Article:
Which adaptations did you introduce to make the performance more accessible to a visually impaired audience?
Aside from reworking many of the choreographic principles of the piece, we turned the volume up on most of the non-visual elements. I worked with Michael Picknett, my long-term sound collaborator, to create additional sound tracks for the bigger movement patterns in the work, giving those actions more of an acoustic dimension. In collaboration with my light designer Bert Van Dijk, we also added a tactile dimension to the tickets, which we hand out at the beginning of the show. In that way, the audience can trace the basic set-up of the room which is the ellipse shape. It also includes some details about the basic pattern that the performers repeat within that set-up.

As the show focuses on touch, we also went through a process of reconsidering the costumes. A wider differentiation of fabrics would allow each of us to stand out on a tactile level. I also proposed that the costumes could add to the acoustic scape of the work – come and see the show if you are curious about how this works! Sofie Durnez helped me to realize the current costumes of the show. For the last part of the performance – which is a visual one – Solene Weinachter does a live audio transcription.

Prior to the performance, the visually impaired audience is invited to a touch tour, where they are given a tactile ‘image’ of the scenery and costumes.
The creation of the touch tour to introduce elements of the work to our blind and partially sighted audience members was a moment that deepened our exploration of the piece within the frame of vision and the lack of it. It also is an essential opportunity to give them the information they need to join the rest of the audience for the show.

An interesting thing we encountered was that sighted audience members frequently wanted to join this process – and then would often start closing their eyes in order to simulate blindness. Needless to say, we really had to dispel the idea that a sighted person closing their eyes is NOT a way to simulate actually being blind! Rather, the recreation was a way to explore how the same movement sequence and performative context can be experienced via different sensory moments.

Which position do you give blind and partially sighted audiences during the performance?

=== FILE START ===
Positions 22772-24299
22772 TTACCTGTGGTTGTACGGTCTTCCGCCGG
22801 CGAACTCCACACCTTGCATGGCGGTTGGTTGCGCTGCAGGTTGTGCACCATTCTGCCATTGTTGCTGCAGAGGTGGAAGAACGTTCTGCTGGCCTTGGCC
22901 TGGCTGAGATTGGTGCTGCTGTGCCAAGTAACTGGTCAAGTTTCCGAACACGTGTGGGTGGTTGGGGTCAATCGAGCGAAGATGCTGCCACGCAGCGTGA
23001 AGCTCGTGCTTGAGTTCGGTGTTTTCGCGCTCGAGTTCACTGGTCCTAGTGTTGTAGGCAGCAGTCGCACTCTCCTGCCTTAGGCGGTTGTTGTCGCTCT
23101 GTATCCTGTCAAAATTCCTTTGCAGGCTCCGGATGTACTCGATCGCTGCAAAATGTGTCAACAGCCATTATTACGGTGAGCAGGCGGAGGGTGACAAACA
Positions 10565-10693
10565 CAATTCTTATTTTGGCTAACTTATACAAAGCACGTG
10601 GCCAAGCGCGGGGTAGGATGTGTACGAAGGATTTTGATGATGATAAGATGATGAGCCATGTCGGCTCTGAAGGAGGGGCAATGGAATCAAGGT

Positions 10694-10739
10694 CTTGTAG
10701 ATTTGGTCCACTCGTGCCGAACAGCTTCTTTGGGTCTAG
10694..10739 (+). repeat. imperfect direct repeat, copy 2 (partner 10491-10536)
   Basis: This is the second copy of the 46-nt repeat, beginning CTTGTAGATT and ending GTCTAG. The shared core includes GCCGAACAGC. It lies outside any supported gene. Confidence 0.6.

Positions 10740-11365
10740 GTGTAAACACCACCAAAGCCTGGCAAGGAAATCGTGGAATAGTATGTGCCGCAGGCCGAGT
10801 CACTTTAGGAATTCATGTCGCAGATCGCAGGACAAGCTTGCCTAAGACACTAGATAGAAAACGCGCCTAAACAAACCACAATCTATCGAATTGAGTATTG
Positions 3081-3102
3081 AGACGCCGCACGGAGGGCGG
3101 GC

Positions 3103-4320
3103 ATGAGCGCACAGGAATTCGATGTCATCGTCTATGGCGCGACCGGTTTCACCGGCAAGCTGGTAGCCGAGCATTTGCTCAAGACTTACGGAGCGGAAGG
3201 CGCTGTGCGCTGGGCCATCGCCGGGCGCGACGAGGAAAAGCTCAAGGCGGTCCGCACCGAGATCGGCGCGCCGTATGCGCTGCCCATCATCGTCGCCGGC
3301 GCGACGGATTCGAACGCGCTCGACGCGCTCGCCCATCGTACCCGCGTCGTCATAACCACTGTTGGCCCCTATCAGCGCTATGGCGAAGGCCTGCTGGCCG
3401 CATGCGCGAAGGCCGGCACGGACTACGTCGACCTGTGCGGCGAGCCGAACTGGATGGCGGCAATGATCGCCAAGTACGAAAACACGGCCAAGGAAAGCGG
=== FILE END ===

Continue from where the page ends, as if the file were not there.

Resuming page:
Very early in the recreation process, our expert team asked us: ‘Please, don’t call us out as the blind people in the room’. Personally, I am not keen on labelling and grouping people in the work (or elsewhere). Nonetheless, there is always a balance to be struck between not calling attention to people who don’t want it, and making sure we do not ignore people’s specific needs. I am very aware that this balance is not always an easy one to strike for myself and the performers, but I think – and hope – that there is room for it within the sensibility that the work proposes. The central aim of the work is to remain open enough to allow for non-sighted, partially sighted and fully sighted audiences to experience the piece amongst each other.

The essential politics of the work, even prior to the recreation process, was to make sure that we didn’t perform at people, but with them. Each touch encounter in the piece is negotiated throughout their duration. We are not assuming any form of immediate consensus in the work. We seek a negotiated encounter and always try to acknowledge the audience’s presence in the moment of performance. In order to give space for this process – the work maintains a certain hierarchy. The choreographic structure is very clear and present for the performers – but it always comes second to the touched encounter, and can hence be abandoned. We frequently have audience members who withdraw from the touch encounters, and we encourage people in the touch tour to signal to us if they don’t want to be touched. This allows the performers to be responsive and to acknowledge difference, rather than assume the audience is a homogeneous group. For me this is a sign that the work allows its audience to act and react to the performance.

(1) Saïd Gharbi, Ibrahim Tamditi, Jempie Vermeulen, Tonia In Den Kleef, Yannick Heeren

There's more

Vera Tussing

The Palm of Your Hand II


The Palm of Your Hand II
The Palm of Your Hand II
ve 17.11 - sa 18.11.17

Une interaction continue entre performeurs et public s’ancre dans une connivence tacite. Avec ses co-spectateurs, on balise une surface de jeu en forme d’ellipse : une danse du frôlement. Partez donc explorer avec les performeurs ce que signifie faire l’expérience du tactile.